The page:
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Misty Sutton used to make cold calls; now she makes Harlem Shake videos.
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Sutton, the current director of global recruiting for Cloud Sherpas, a cloud services brokerage headquartered in Atlanta, used to sit at her desk dialing the phone, but recently she found herself organizing a contest to see which team -- Atlanta, Mumbai or Boston -- could produce the video that gave potential job candidates the best inside look at the company's corporate culture.
"We wanted to show that we're a fun company to work for," Sutton said. "We're not all business all the time."
The use of an ever-growing number of social platforms -- including YouTube, in Sutton's case -- has transformed the way recruiters, hiring managers and even current employees leverage social connections to broadcast job opportunities, source quality referrals and market their brands like never before.
But to get the most out of social recruiting, experts say, recruiters must be engaged, authentic and must begin with a strategy -- it also doesn't hurt to show candidates the company is a fun place to work.
Before you do anything else, Sutton said, build a strategy: "Know which channels you're going to use and why you want to use them. Don't just throw things out there and see if it sticks."
In addition, Sutton said, know your candidate pool. Knowing what kind of candidate you're looking for will dictate your strategy, she said. "You're not going to find your next vice president of global delivery on Facebook, for example; this isn't where they're connecting to recruiters."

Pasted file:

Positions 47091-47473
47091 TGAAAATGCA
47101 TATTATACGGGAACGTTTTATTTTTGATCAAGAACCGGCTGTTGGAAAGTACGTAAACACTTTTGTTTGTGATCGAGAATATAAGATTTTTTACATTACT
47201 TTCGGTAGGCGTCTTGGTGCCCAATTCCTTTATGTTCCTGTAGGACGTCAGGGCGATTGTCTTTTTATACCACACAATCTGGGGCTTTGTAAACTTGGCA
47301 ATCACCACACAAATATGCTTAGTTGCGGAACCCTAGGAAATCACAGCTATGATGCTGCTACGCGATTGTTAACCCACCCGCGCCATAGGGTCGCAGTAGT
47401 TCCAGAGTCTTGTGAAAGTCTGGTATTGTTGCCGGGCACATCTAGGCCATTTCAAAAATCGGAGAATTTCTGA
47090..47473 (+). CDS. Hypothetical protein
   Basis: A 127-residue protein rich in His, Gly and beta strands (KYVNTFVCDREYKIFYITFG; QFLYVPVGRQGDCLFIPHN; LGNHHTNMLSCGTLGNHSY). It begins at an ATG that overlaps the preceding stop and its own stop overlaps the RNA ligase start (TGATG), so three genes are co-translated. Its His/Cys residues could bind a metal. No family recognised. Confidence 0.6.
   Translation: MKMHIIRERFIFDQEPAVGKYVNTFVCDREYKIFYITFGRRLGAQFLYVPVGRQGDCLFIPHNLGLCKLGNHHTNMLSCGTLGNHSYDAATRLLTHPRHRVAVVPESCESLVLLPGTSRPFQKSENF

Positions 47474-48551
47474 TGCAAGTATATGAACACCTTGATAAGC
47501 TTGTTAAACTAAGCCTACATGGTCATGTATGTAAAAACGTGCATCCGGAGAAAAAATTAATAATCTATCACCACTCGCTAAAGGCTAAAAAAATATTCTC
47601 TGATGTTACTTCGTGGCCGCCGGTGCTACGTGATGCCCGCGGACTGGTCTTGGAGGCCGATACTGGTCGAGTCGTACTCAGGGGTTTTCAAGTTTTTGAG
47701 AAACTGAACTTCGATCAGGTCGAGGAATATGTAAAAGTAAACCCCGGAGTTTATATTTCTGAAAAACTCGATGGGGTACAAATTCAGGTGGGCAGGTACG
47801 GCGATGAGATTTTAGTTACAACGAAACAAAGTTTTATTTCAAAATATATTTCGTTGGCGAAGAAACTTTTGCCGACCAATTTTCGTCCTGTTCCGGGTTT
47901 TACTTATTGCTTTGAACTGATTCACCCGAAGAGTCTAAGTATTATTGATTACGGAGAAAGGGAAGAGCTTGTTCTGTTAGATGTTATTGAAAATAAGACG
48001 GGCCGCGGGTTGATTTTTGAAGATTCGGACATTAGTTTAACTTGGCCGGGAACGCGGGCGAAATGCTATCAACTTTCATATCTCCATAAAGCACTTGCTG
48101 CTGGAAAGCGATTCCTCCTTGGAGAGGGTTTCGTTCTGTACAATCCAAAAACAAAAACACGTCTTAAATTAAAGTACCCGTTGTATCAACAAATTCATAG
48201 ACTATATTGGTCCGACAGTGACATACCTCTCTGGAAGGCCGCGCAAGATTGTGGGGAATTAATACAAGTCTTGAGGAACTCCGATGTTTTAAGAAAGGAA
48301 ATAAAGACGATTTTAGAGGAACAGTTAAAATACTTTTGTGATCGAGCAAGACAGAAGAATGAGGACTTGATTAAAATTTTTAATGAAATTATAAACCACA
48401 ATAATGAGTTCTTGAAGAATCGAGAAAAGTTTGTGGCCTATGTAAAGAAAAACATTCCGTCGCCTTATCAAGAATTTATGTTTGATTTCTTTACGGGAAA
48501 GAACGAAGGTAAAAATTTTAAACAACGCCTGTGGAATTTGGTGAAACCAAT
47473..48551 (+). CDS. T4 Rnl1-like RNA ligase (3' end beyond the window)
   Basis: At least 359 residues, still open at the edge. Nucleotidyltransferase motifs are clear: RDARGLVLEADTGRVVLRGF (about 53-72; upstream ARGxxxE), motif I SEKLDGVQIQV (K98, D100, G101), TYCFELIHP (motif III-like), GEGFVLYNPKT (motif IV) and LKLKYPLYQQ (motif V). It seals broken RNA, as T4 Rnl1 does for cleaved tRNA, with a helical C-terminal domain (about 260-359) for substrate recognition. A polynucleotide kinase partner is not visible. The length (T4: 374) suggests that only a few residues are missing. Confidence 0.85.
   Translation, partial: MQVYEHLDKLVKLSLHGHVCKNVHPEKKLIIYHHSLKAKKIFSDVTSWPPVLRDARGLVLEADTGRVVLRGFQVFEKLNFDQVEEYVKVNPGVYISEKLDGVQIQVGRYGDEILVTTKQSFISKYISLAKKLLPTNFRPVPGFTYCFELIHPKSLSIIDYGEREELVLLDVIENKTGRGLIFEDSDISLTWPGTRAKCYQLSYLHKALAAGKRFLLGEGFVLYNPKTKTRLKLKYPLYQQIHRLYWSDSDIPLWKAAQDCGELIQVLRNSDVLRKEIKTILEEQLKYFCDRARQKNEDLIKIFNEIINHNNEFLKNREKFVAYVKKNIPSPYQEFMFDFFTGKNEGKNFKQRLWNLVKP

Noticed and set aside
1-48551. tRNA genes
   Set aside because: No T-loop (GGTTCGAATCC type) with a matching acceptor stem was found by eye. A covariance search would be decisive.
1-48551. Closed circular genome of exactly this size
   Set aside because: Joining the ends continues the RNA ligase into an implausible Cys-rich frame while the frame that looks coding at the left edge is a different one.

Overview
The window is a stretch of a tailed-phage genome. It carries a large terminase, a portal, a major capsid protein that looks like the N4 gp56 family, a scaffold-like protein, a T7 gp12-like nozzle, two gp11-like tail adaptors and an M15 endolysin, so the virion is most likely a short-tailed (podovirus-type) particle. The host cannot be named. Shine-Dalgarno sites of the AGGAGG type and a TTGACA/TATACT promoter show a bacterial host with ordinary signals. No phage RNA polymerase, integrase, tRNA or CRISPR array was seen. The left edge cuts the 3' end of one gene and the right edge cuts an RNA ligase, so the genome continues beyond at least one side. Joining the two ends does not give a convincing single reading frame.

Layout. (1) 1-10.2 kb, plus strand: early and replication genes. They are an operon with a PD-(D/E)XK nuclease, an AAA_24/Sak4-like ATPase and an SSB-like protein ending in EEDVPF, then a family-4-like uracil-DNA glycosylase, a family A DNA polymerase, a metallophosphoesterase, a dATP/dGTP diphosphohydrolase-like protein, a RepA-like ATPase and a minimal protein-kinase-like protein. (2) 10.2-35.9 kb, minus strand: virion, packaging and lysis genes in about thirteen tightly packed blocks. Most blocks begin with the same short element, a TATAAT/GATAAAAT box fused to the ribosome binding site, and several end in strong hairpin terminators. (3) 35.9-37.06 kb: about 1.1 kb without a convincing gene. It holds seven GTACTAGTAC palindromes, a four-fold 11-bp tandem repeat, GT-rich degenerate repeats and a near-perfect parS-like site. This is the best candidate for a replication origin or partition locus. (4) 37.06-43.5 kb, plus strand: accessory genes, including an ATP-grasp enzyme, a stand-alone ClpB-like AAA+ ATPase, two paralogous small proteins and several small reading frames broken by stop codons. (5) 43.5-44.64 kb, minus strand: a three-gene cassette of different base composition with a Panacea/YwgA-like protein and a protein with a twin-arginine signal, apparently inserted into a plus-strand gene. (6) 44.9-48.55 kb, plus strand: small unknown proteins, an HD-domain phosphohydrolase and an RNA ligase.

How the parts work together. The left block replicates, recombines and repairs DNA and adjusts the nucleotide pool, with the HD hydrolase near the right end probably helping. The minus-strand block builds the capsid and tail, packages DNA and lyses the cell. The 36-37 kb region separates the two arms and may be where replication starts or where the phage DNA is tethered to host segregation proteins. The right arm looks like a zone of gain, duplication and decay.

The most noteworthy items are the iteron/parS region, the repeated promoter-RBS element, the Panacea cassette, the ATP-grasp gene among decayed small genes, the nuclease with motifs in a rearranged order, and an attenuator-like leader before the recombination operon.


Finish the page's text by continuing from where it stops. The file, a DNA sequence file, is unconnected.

"Social media is the number one activity on the Internet," said Jessica Miller-Merrell, CEO of Oklahoma City-based Xceptional HR. It's where people are spending all of their time, she said. "Recruiters need to engage these candidates where they are."
How does a recruiter know where candidates are? "Talk to the people you know who are already doing that job," said Miller-Merrell. "Ask them where they are on social media."
Social media recruitment: Put the social in social media
Connecting with people requires engaged recruiters, the experts said. "You've got to have people on the recruiting team that are listening, engaging and responding," said Jason Webster, founder of Ongig, a San Francisco-based firm that helps companies use social tools to acquire talent.
Just putting content online or tweeting out job listings doesn't do a thing for your company, Webster said. "And just because you have a Facebook page doesn't mean it's going to move the needle."
Employees must be engaged and interact with posts, comments and shares. "You can't just do social, you need to be social," he added.
And the engagement must be authentic.
"You see recruiting agencies blasting whole pools of software engineers with generic job descriptions that aren't going to get anyone's attention," Sutton said. "Social recruiting is social. This is a people business."
But even social media can become automated and lose the human element. With tools like Hootsuite or Tweetdeck, recruiters can schedule posts weeks in advance, but by that time content could be stale. "And candidates know you're no longer talking to them," Sutton said. "When you're reaching out to candidates, know that there is a human on the other end."